Holiday planning
Suedtirol
Holiday planning
Call us Write us WhatsApp 360° View

"Trostburg Tresl" tells us her story

Is anyone home?

Terese Gröber has lived in Trostburg Castle all her life. She takes visitors on tours within its historic walls, telling stories of the past when knights and counts still resided here.

Sometimes Terese Gröber, or "Trostburg Tresl" as she is affectionately known, stands at the window of the magnificent Renaissance hall gazing down across the Eisacktal valley. It’s like looking from the past into the modern day. The stucco figures of the counts of Wolkenstein silently surround the old woman as she takes in the sweeping view across the villages of Barbian/Barbiano, Lajen/Laion and Villanders/Villandro. Nestled among woodland and meadows, the clusters of buildings seem to be clinging on to the steep slope. Down in the valley, the hustle and bustle of modern life continues. Cars streak by and lights flash. It’s a frenzied world. But here, high above Waidbruck/Ponte Gardena, behind the thick castle walls of Trostburg everything is silent and pleasantly calm.

Aged 73, she has spent her whole life here. Her family once took care of the castle’s upkeep for the Counts of Wolkenstein. Today, Terese takes visitors on tours within its historic walls, recounting stories from the past when knights, barons and counts still lived here. She also tells them about how difficult life in the castle can be today, but why this won’t make her leave – the castle is, after all, her home. And would probably turn to ruin if she weren’t around.
"I feel so happy and grateful to live up here."
She then tells us stories from her childhood, recalling how she and her siblings used to play in the woods and help in the stables. "We had to whisper in the mornings because children’s voices echo so loudly around the castle and the countess always liked to sleep late," she remembers. The countess used to tell the children all about the world, about Italy, about the sea. Places that Terese has never seen, and has only ever dreamed of visiting.

"I’ve just always loved staying here," she says simply. However, there was once a time when it seemed impossible to stop the castle from falling into disrepair. The counts left, Terese’s parents died and her siblings all moved into the valley. Only Terese wanted to stay. But how? In 1967, members of the South Tyrolean Castles Association founded a private company to save Trostburg Castle from ruin. A few years later, Trostburg was turned into a museum and became the official seat of the association. Terese was allowed to stay on to take care of the castle. "Because I’m part of the castle and the castle is part of me," she says.
Her very own world

In the decades since, she’s been showing visitors around her castle. When she isn’t giving tours, she keeps herself busy by cleaning, scrubbing the floors with a brush and hard soap and looking after a mare and her foal, chickens and three cats. Years ago, she explains, she used to walk down the steep, slippery stone path into the village every few days and, in any case, always on Sunday to attend the early morning mass. Now she only leaves the castle once every two weeks to go shopping for staples like bread, butter and milk. Does she ever get lonely? "Bah," she shrugs dismissively. "Enough people come up to see me," she says. The walk is enough to leave some would-be mountaineers out of breath and sweating by the time they reach the castle gate. Terese grins and tells us how she used to make it up and down the hill in high-heeled shoes. But now a new road is being built and plans are in place to connect the castle to the internet. "The internet, here?" she laughs.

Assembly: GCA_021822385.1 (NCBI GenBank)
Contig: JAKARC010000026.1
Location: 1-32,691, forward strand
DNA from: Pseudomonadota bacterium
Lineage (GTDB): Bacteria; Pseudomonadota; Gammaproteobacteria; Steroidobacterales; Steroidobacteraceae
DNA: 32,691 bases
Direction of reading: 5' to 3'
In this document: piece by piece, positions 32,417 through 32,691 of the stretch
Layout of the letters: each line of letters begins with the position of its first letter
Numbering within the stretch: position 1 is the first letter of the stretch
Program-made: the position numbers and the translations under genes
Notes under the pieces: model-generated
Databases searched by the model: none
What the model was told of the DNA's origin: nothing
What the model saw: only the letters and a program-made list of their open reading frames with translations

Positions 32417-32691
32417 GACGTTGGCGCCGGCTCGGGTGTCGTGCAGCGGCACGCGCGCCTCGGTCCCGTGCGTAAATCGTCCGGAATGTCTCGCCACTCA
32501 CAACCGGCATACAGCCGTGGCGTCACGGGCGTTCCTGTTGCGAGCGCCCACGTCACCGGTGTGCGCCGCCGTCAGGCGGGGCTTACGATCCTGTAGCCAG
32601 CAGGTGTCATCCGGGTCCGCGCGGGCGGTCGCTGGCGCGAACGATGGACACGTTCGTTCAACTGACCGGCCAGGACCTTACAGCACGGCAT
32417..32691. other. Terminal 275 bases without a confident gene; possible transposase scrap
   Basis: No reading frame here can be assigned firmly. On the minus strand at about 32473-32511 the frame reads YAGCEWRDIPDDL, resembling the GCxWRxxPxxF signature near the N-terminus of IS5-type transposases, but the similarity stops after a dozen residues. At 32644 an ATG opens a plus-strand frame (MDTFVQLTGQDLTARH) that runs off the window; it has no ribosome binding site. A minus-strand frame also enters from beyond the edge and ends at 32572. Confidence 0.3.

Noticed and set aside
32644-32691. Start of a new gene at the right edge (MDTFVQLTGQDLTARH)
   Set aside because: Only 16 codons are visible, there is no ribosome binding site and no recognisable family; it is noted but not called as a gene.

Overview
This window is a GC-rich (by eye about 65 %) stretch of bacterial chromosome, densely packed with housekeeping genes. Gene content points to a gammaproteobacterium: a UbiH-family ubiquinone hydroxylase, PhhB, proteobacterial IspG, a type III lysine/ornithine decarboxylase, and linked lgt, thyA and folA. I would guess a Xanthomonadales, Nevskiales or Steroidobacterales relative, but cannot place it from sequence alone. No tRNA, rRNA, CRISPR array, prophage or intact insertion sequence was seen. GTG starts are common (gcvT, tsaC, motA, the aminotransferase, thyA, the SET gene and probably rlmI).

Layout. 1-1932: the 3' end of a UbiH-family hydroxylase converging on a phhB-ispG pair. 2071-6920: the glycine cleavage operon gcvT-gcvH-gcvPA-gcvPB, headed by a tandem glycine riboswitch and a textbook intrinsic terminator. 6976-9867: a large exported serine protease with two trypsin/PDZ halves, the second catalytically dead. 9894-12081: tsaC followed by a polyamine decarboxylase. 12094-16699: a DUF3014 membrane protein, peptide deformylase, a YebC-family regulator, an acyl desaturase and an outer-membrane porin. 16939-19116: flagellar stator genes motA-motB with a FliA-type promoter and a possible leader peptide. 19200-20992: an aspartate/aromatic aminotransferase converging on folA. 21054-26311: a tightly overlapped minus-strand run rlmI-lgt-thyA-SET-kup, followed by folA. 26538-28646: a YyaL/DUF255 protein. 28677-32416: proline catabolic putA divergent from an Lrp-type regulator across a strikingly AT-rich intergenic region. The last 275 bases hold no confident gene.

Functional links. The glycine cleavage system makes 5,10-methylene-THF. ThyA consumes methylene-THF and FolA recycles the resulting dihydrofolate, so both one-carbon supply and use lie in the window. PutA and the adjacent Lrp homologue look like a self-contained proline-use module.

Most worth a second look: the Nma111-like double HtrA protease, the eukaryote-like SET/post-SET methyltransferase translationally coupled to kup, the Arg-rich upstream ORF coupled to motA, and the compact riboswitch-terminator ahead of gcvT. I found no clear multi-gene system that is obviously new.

She invites us into her living room, which is to the immediate left of the castle entrance. Here, there’s an array of religious icons and family photos as well as a ceramic stove, an old-fashioned telephone with a rotary dial and an old television set. Sometimes when the weather is particularly stormy, the power cuts out and she has to dig out a torch. And if the batteries die, she lights candles. "The internet," she repeats, chuckling, a twinkle in her eye. One of her cats wraps herself around her legs. "I guess people are reliant on it these days. I can do perfectly without it," she adds. When she watches the news in the evening and hears about all the troublesome things happening "down below", she says she feels very happy to be up here. Away from it all in her very own world.


From: COR 2 - The Local Magazine
Interview: Lenz Koppelstätter
Editorial: Ex Libris, Bozen
Year of publishing: 2019